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University of Wisconsin–Madison

Large Scale Dynamics

Continuing a long tradition in our department, half of our department's research projects relate to large-scale dynamical processes of rotating, stably stratified flows in the atmosphere and ocean. The first-year graduate core curriculum provides a foundation for large-scale dynamics research. It includes two courses in basic and intermediate theory, and one course in diagnostic understanding of analyzed weather systems.

At the more advanced level, we regularly provide dynamic courses on the stratosphere, the general circulation of the atmosphere, dynamics of the oceanic circulation, and the dynamics of the coupled ocean-atmosphere system.

Much of our research in large-scale dynamics is done in the context of our work in Climate and Climate Change, Oceanography, and Synoptic Meteorology.

The dynamics research includes geophysical fluid dynamics theory, and it is strongly influenced by "real world" applications which define our department's approach. Hence, modeling and diagnostic analyses of large-scale waves and flows in the troposphere, stratosphere, and ocean are guided by the theory. Some specific examples, starting in the stratosphere and working downward, include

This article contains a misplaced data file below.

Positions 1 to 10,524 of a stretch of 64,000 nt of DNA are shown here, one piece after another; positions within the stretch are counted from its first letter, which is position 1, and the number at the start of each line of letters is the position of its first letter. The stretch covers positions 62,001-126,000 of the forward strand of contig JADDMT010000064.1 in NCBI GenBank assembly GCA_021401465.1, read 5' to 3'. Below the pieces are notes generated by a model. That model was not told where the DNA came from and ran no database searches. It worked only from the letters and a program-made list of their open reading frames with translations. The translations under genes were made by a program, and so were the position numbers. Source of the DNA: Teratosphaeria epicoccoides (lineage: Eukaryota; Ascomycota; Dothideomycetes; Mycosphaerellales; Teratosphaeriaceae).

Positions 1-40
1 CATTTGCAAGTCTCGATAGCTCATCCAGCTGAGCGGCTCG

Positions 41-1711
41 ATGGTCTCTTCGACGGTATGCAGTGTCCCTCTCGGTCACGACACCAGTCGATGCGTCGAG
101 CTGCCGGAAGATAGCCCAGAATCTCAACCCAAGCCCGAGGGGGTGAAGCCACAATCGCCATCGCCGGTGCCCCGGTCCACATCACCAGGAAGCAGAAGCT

• stratospheric circulations and stratosphere-troposphere interaction
  • mid-latitude cyclone evolution -short-term predictability of mid-latitude disturbances
  • prediction of extra-tropical and tropical cyclones
  • dynamics of coupled atmosphere-ocean climate systems
  • dynamics of persistent anomalies such as the North Atlantic Oscillation
  • boundary layer dynamics of the atmosphere and ocean
  • dynamics of the general oceanic circulation
  • tropical circulations

Faculty Involved

Larissa BackAnkur DesaiMatt HitchmanJonathan MartinMichael MorganGreg TripoliDaniel J. Vimont